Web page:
Alphabet was the top Big Tech stock of the year — here’s why


In this article

Sundar Pichai, CEO of Alphabet, in Brussels, Belgium, on Jan. 20, 2020.
Geert Vanden Wijngaert | Bloomberg | Getty Images

Alphabet is on the verge of wrapping up its best year from an investment perspective since 2009, and has proven to be by far the top-performing Big Tech stock of 2021.

As of Thursday’s close at $2938.33, Alphabet’s stock is up 68% this year. With just five trading days left in 2021, it’s virtually impossible for any of its biggest peers to catch up.

Microsoft is the closest, up 51%. Apple has gained 33%, followed by Facebook (now Meta) at 23% and Amazon at 5%. You can even throw in Tesla, which has climbed 51% for the year. The Nasdaq 100, a basket of the largest nonfinancial companies in the Nasdaq, is right in the middle, up 27%.

Alphabet, which gets the vast majority of its revenue from Google’s advertising business, has proven resilient during the Covid pandemic and resistant to the latest bout of inflationary concerns. Consumers have flocked in greater numbers to web and mobile search, maps and YouTube videos, and Google’s growing cloud infrastructure unit picked up business from the explosion in remote work.

Big Tech in 2021

In its third-quarter earnings report in October, Alphabet reported a 43% increase in advertising revenue to $53.1 billion, and a similar jump in YouTube ad sales to $7.2 billion. Earnings topped analyst estimates.

While other ad-based internet companies like Facebook and Snap were dragged down by privacy changes to Apple’s iOS, Google has held up better, thanks in part to its control over the Android operating system and lack of reliance on Apple.

For the full year, revenue is expected to climb 39% to $254 billion, according to the average analyst estimate in a Refinitiv survey. That would mark the fastest growth since 2007 and follows a year of just 13% expansion, as the Google parent reckoned with a brief drop in revenue, for the first time, in the second quarter of 2020.

In early 2021, Google’s search business began growing at pre-pandemic levels, driven by a rebound in advertising. Countries began reopening and consumers searched more for products and travel options while spending additional time on YouTube, which saw the most significant growth of any social media app among American users during the pandemic, according to the Pew Research Center.

“Alphabet’s recovery from the 2Q20 COVID-19-induced advertising slump has been remarkable,” wrote analysts from Argus, in a late October report. The firm has a buy rating and wrote, “We see continued momentum in the coming quarters as e-commerce and digital advertising have burgeoned with economic recovery.”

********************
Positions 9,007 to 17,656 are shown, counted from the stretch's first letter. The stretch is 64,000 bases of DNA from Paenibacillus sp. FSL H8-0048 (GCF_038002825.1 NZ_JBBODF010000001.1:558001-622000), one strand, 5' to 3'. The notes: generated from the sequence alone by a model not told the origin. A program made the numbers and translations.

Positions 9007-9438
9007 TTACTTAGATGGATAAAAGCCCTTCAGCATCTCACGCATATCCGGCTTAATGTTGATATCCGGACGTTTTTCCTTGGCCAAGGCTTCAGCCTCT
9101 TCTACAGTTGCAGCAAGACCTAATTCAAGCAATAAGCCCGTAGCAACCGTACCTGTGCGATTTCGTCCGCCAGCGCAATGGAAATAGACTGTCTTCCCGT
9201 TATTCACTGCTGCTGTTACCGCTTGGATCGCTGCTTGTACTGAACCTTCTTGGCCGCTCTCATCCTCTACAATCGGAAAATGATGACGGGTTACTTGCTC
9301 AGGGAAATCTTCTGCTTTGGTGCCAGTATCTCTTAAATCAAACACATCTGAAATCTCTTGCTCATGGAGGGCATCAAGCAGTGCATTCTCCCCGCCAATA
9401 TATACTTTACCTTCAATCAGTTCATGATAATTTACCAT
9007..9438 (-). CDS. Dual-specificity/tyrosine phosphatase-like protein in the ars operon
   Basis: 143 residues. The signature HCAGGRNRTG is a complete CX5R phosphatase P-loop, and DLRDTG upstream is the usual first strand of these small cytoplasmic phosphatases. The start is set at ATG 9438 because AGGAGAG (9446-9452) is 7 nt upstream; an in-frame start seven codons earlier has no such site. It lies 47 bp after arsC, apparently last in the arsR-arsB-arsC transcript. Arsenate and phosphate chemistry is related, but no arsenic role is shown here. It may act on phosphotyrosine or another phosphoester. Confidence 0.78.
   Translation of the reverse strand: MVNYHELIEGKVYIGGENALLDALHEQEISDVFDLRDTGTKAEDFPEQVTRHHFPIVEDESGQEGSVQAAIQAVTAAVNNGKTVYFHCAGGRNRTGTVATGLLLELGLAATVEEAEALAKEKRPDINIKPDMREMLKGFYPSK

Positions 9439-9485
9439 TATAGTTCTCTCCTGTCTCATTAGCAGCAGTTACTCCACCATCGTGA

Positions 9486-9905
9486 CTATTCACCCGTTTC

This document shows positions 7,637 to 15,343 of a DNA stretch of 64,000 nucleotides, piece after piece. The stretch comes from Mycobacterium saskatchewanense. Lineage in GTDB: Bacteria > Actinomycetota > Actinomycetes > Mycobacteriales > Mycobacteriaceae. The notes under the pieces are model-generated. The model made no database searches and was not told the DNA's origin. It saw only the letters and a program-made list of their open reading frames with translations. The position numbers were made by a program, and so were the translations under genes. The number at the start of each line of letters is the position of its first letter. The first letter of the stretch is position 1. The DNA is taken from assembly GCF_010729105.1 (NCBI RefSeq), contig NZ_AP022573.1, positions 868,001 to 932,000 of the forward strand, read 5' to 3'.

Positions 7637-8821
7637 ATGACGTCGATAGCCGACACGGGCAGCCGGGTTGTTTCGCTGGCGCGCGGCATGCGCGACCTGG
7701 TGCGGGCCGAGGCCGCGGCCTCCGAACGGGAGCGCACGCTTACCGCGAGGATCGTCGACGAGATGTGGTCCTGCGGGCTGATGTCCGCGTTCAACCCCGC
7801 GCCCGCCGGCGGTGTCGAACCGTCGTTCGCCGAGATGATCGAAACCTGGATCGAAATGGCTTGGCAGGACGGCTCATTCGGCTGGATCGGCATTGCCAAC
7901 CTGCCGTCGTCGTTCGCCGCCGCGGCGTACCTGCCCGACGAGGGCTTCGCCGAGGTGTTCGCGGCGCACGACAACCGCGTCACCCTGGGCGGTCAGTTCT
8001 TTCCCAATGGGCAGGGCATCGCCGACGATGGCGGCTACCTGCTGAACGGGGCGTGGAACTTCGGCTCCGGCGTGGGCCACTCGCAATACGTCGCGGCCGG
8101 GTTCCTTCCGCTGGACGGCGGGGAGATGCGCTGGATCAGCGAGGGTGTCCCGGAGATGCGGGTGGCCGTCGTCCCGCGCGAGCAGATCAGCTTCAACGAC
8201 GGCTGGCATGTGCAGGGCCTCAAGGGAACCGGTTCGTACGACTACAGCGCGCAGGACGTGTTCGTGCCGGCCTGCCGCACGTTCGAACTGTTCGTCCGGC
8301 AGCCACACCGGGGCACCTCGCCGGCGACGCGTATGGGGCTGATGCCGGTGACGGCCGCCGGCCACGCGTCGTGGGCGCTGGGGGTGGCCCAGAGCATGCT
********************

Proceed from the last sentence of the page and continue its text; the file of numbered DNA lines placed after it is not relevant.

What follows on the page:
The last time Google delivered better returns for Wall Street was 12 years ago, when the stock more than doubled for the year. Google was a much smaller company then, and its market cap didn’t hit $1 trillion until January 2020.

Less than two years after reaching that milestone, Alphabet added nearly another trillion dollars, peaking just shy of $2 trillion in mid-November. Its market cap sits at $1.95 trillion, as of last week’s close.

It’s not just about advertising.

Revenue in Google’s cloud division climbed 45% to $4.99 billion in the third quarter, while operating loss narrowed to $644 million from $1.21 billion a year earlier. Google Cloud Platform trails Amazon Web Services and Microsoft Azure in the cloud infrastructure market, but it’s benefiting from an emerging multicloud trend, as big businesses spread their workloads rather than relying on a single vendor.

Alphabet also saw big returns from its investment arms GV and CapitalG. Portfolio companies including UiPath, Duolingo, Freshworks and Toast went public this year. Alphabet recorded investment gains of $188 million in the third quarter, up from $26 million a year earlier.

Freshworks CEO Girish Mathrubootham at the Nasdaq

Looking to 2022, analysts’ predictions are more muted, and Alphabet may need to find new growth drivers to continue its outperformance. Revenue growth is expected to slow to 17%, about where it was in 2019, before the pandemic.

Meanwhile, investors are still waiting for some progress out of Alphabet’s “Other Bets.” Its self-driving car company Waymo continues to lose a ton of money, though it made strides in new cities during 2021. Alphabet continues to consolidate other projects that haven’t been able to break out, announcing most recently that its folding Sidewalk Labs, its smart city efforts, into Google.

WATCH: Gene Munster on tech earnings